Editor’s note: This is the first in a series of columns by Mary Horsley about IBD-related procedures.
For what I have been referring to as my “Scope Series,” I would like to discuss some procedures with which Crohn’s disease and ulcerative colitis patients are all too familiar.
As mentioned in a previous article, Crohn’s Disease: Journeying Toward a Diagnosis, after IBD patients meet with their physician and gastroenterologist, or GI doctor, patients likely will go through a procedure or two. Sometimes patients will undergo these before and after their diagnosis, and knowing what to expect can help the first-timers.
Procedures, like these scopes, help not only to differentiate and diagnose bowel diseases and problems for IBD patients, but they also help to check for disease maintenance or progression, check for blockages or narrowing, and help find inflammation or possible remission.
Colonoscopies and endoscopies
Often, the first procedure ordered for a patient is a colonoscopy or upper endoscopy; sometimes they are done at the same time. I have gone through three colonoscopies and two endoscopies, as sometimes more than one is needed.
These are done under general anesthesia, or conscious sedation, in my experience with the VA (U.S. Veterans Health Administration), to help avoid any discomfort or patient embarrassment.
Fasting is usually required for these scopes, with a bowel prep to drink the night before. The prep is used to help clean your insides for better viewing, around 64 ounces of a thick liquid solution. In my experience, I have regretted mixing any flavoring to the mixture, but drinking with a straw helps to avoid tasting it. In the large picture above, I am preparing to take the bowel prep mixture with coloring for colonoscopy.
The colonoscopy consists of a tube being inserted into the body through the anus (up from the bottom), to look at the rectum and colon, your large intestine. You lie on your side in a hospital gown while doctors enter your rectum and view the images on a television-like screen, recording any abnormalities and taking biopsies as needed.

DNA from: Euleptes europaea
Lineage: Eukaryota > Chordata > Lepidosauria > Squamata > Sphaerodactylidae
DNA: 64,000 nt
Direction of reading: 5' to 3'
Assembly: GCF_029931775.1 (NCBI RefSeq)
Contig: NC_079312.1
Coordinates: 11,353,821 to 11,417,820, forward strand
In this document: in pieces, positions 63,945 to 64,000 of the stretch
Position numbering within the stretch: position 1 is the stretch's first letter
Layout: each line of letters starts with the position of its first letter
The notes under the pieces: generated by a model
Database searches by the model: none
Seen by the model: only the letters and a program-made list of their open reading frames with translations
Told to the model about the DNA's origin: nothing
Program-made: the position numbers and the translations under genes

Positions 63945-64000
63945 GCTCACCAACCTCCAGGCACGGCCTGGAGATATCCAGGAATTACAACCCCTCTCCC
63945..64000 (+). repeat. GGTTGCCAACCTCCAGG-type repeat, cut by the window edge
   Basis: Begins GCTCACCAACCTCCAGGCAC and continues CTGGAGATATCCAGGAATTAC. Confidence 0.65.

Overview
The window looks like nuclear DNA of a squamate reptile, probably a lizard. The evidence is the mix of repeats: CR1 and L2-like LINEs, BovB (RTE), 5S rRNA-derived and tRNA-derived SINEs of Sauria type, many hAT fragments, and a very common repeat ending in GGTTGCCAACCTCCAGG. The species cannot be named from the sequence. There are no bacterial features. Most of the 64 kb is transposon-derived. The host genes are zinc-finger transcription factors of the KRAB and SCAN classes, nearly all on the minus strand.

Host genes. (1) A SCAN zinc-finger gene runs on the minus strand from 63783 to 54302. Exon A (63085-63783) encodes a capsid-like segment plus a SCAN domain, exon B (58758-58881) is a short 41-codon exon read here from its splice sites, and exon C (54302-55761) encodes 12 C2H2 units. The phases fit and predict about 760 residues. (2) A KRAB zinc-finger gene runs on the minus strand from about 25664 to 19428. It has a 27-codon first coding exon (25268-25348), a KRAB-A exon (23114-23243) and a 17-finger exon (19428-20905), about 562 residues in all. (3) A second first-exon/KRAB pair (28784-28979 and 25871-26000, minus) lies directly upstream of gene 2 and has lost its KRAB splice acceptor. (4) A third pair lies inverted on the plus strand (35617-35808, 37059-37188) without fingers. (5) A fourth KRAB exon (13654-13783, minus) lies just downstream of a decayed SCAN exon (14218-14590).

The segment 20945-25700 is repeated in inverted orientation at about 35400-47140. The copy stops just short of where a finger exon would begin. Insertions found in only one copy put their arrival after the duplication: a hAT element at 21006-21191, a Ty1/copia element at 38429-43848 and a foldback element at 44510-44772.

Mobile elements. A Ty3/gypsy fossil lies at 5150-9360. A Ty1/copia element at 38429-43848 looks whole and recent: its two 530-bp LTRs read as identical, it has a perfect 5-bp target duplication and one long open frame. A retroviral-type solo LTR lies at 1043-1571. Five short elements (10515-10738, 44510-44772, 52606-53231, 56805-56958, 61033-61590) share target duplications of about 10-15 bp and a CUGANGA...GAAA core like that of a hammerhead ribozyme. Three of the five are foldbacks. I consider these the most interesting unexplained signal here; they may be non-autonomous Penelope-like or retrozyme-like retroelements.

An upper endoscopy is where the tube is inserted via the mouth (down from the top) to look around the stomach and the beginning of your small intestine. A throat spray is used to help avoid pain and irritation,
and sometimes a brace is placed in your mouth to keep it open. It’s same general idea as a colonoscopy, just entering at a different end.
During both scopes, air is blown into your body through the tubes, allowing movement and viewing. By pumping in air the intestines are widened and more area can be seen. This air can cause discomfort and slight pain from bloating. The air also will cause you to be gassy; there is no way around it, so be warned and try to find some humor in it.
Because your stomach has so much length to it, these scopes cannot reach all portions, leaving areas of potential inflammation undiscovered. If the problem areas are not within view, other procedures are discussed.
After the scoping is complete, patients usually “wake” in a recovery room as the sedation wears off, and then you are allowed to go home. Having anesthesia, I
usually never remember the procedure or details. You’ll need a driver before you can leave the facility.
I woke up during my very first colonoscopy, and honestly, it was terrible. I woke with the tube still inside my body, feeling the doctor move around. During this specific scope, my anesthesia wore thin and I woke up in pain and distress.
The video screen in the room was showing my bowels and I remember crying, I think due to being shocked and overwhelmed, too. I could feel the air and moving around inside my stomach and it was not a pleasant feeling. Don’t let me scare you; this is not too common. I just learned the hard way that I wake early with sedation, so now I warn them beforehand.
Not only have I gone through a number of scopes, but I have some experience with other procedures as well, like pill capsule endoscopies, a double balloon endoscopy, and, an emergency surgery for a perianal abscess that led to a fistulotomy. (I’ll discuss those procedures in upcoming columns.)
Getting these scopes can help your diagnosis and the management of your disease and I can only suggest discussing them with your doctor. My experiences may be different than yours, but you never can be too prepared for what could happen with your Crohn’s disease or IBD.
Because for me, It Could Be Worse.
Note: IBD News Today is strictly a news and information website about the disease. It does not provide medical advice, diagnosis, or treatment. This content is not intended to be a substitute for professional medical advice, diagnosis, or treatment. Always seek the advice of your physician or other qualified health provider with any questions you may have regarding a medical condition. Never disregard professional medical advice or delay in seeking it because of something you have read on this website. The opinions expressed in this column are not those of IBD News Today, or its parent company, BioNews Services, and are intended to spark discussion about issues pertaining to inflammatory bowel disease.